In our adolescent years, we are often told of the need to become "independent." Get a job. Buy your own clothes. Maybe even cook your own food.
No doubt, in keeping with divine principles, young adults will leave the nest of "home" and eventually build a "nest" of their own.
Yet, from a biblical point of view, no individual ever really becomes "independent." The thrust of the word suggests the ability to stand or operate on our own — a feat which no one has ever been able to accomplish.
Think of just a few things on which we rely for subsistence.
We Depend Upon Family
William Ross Wallace (1865) famously observed: "the hand that rocks the cradle is the hand that rules the world." There is great truth in that.
The family unit is the most basic earthly "security net" there is. Its influence spreads far and wide, giving our societies a sense of stability and structure.
By contrast, the deterioration of the family will inexorably tend toward the deterioration of society (e.g., morally, financially, emotionally, etc.).
Accordingly, the care of the family is tantamount to the care of the entire world!
In light of this, family dependence, including the responsibility we sustain toward our family and the responsibility our family bears toward us, is frequently addressed in scripture. Paul wrote,
"for the children ought not to lay up for the parents, but the parents for the children" (2 Cor. 12.14).
The verb, "lay up," translates the Greek, thesaurizo. It alludes to putting wealth into a "treasury, or storehouse" (Vine, 358-359). The present tense suggests an ongoing process.
Hence, while children do eventually leave the direct supervision of their parents, parents nonetheless will continue to set provisions aside for the welfare of their children. A responsible parent never ceases to care for their offspring.
On the flip side, children must learn "to repay their parents; for this is good and acceptable before God" (1 Tim. 5.4). The dependence goes both ways. Paul wrote,
"if anyone does not provide for his own, and especially for those of his household, he has denied the faith and is worse than an unbeliever" (1 Tim. 5.8).
He further stipulated that if any "believing man or woman" was related to a widow (or widows), they were required to "relieve them" (i.e., give aid to them; 1 Tim. 5.16).
Indeed, the dependency that exists between the family and the individual is virtually life-long. And the man who manages to become totally "independent" of his family makes himself an "orphan" — a pitiable wretch, prone to experiencing "trouble" (KJV, "affliction") and misery (Jms. 1.27; cf. Lam. 5.1-3).
We Depend Upon Brethren In Christ
The co-dependence and fellowship of other Christians consumes the life of the godly individual. We worship together several times a week (cf. Acts 2.46-47; 20.7). We lovingly share our earthly blessings with one another (cf. Acts 4.32-35). We edify one another in the furtherance of the gospel (cf. Acts 5.42).
Because of our mutual faith and devotion, we are determined to "consider one another (lit., mind down; meditate, give deep attention and care to…) in order to stir up love and good works" (Heb. 10.24).
In his famous object-lesson for his disciples, Jesus taught the need for brotherly co-dependence. He said,
"you call me Teacher and Lord, and you say well, for so I am. If I then, your Lord and Teacher, have washed your feet, you also ought to wash one another's feet" (Jn. 13.14).
Of course, washing feet was only one example of serving the disciples. In service to their brethren, the disciples of Macedonia and Achaia sent a portion of their material wealth to the poor brethren in Jerusalem (cf. Rm. 15.26). Stephanas, Fortunatus, and Achaicus "refreshed" Paul's "spirit" when he was in the midst of hardship (1 Cor. 16.17-18). Onesiphorus did the same, serving Paul in "many ways…at Ephesus" (2 Tim. 1.18, 16-17).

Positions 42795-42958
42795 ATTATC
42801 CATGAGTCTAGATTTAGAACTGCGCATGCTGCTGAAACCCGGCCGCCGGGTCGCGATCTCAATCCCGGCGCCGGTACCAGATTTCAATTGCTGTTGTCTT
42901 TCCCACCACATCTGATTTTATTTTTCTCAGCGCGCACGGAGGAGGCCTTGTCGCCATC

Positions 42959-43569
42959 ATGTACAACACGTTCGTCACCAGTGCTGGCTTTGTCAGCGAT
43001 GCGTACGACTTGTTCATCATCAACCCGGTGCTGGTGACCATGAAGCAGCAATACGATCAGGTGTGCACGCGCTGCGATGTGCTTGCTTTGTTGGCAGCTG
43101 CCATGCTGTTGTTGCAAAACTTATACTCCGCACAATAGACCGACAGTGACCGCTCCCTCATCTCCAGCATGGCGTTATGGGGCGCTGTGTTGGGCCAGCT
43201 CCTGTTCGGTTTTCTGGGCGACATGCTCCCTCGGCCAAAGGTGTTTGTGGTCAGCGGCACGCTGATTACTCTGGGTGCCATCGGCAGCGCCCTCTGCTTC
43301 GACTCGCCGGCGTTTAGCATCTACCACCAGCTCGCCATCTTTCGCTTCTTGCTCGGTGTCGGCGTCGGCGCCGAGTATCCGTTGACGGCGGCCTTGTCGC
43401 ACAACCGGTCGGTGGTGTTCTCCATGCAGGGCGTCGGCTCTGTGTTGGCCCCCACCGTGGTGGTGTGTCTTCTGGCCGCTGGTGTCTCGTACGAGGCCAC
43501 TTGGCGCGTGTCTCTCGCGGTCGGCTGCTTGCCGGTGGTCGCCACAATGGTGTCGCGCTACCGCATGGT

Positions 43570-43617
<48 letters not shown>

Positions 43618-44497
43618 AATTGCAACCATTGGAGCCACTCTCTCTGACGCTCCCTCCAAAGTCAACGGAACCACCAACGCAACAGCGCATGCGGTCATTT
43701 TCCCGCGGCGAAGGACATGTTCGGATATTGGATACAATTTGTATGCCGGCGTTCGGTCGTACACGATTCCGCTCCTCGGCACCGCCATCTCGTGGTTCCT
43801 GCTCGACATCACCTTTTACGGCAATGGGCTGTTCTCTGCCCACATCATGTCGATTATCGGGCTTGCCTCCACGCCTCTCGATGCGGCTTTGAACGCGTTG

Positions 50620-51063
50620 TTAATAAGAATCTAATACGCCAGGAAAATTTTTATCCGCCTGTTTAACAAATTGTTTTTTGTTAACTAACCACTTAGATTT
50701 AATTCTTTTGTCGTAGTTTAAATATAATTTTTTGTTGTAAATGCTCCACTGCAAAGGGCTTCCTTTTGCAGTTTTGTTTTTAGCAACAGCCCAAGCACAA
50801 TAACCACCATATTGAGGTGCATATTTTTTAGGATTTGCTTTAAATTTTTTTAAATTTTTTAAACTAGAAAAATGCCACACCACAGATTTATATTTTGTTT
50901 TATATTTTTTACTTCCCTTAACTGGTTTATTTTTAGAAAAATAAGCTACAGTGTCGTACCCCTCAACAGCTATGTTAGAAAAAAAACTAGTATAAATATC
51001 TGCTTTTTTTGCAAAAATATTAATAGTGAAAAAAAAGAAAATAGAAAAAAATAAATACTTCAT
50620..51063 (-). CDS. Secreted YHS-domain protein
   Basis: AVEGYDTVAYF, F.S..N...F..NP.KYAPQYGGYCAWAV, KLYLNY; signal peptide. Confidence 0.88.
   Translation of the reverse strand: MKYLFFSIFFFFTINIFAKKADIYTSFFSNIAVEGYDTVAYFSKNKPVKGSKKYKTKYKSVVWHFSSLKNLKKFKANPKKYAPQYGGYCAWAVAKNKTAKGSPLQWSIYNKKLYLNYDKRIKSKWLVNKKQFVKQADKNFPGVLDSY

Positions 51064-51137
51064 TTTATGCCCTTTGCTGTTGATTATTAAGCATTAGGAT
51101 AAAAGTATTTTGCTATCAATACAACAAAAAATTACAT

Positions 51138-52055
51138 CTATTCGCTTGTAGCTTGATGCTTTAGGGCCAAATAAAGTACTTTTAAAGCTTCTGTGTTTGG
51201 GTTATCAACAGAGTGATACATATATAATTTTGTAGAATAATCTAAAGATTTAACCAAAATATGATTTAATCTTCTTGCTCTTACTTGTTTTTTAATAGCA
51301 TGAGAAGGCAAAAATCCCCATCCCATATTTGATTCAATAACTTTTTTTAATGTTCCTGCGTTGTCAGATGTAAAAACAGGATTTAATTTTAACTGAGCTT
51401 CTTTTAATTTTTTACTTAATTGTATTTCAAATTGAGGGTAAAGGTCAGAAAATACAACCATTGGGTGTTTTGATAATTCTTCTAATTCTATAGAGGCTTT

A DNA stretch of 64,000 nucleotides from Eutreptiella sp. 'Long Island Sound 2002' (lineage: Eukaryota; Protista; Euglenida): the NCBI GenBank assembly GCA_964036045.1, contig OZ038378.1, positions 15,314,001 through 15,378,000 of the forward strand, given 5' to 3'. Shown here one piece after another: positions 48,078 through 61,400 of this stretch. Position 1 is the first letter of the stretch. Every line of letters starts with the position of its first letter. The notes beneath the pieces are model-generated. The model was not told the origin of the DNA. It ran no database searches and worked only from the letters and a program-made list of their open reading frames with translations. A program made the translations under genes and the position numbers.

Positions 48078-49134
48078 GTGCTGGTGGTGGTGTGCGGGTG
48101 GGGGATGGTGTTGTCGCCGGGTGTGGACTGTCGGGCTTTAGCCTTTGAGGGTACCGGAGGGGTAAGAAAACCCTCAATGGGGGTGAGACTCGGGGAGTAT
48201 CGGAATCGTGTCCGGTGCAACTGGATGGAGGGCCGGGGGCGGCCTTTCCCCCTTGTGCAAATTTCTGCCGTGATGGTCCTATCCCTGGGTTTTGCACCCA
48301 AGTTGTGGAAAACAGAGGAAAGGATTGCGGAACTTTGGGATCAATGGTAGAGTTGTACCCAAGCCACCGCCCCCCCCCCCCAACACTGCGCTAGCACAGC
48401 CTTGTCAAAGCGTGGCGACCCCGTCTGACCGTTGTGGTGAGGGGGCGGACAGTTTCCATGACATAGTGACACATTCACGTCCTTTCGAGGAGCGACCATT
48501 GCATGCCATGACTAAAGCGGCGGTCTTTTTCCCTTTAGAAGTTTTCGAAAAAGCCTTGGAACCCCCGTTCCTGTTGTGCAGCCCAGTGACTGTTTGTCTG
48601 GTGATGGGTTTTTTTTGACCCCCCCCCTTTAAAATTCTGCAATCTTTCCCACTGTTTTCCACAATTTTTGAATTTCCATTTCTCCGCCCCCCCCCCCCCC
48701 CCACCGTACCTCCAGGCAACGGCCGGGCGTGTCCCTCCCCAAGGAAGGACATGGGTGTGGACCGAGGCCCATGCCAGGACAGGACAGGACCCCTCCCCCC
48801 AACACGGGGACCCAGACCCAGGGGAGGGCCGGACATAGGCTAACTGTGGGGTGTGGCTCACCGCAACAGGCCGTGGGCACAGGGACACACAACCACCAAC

Indeed, brotherly service can take many forms.
What's more, serving our brethren is a highly commendable task. Its rewards are many. In fact, to serve the brethren is tantamount to serving Christ himself (cf. Mt. 25.31-40; Prov. 19.17), and such service shall be added to our heavenly "account" in the day of judgment, for "God is not unjust to forget your work and labor of love which you have shown toward his name, in that you have ministered to the saints, and do minister" (Heb. 6.10; cf. 1 Peter 4.10-11; Heb. 13.16).
No doubt, brethren in Christ depend upon one another in nearly all areas of life. Our own salvation is "dependent" on brotherly co-dependence!
We Depend Upon Nature & Nature's God
Even a castaway, isolated from the rest of humanity, learns that he is never really alone, and never really "independent." We may learn to grow our own crops and make our own clothes; we may even learn to build our own shelter and start our own fires; but we still must depend on the laws of "seedtime and harvest, cold and heat, winter and summer, and day and night" (Gen. 8.22; cf. Mt. 5.45) in order to survive.
And, surpassing all that, every breath we take depends on the Creator of all things, for he alone sustains this world through "the word of his power" (Heb. 1.3; cf. Col. 1.16-17; Acts 14.17). As Paul affirms: "in him (Jesus) all things consist" — i.e., stand together, or, are held together — (Col. 1.17). Without divine assistance, the universe itself would go to pieces and be completely dissolved.
We all depend upon God for the continuation of life.
Take responsibility for your life. To do otherwise is to ruin your self-worth and potential.
But let us remember never to arrogate to ourselves a sense of self-sufficiency, independent of all those whose care and provision have made us who we are.
Vine, W.E. Vine's Complete Expository Dictionary of Old and New Testament Words. Nashville, TN: Thomas Nelson, Inc., 1985.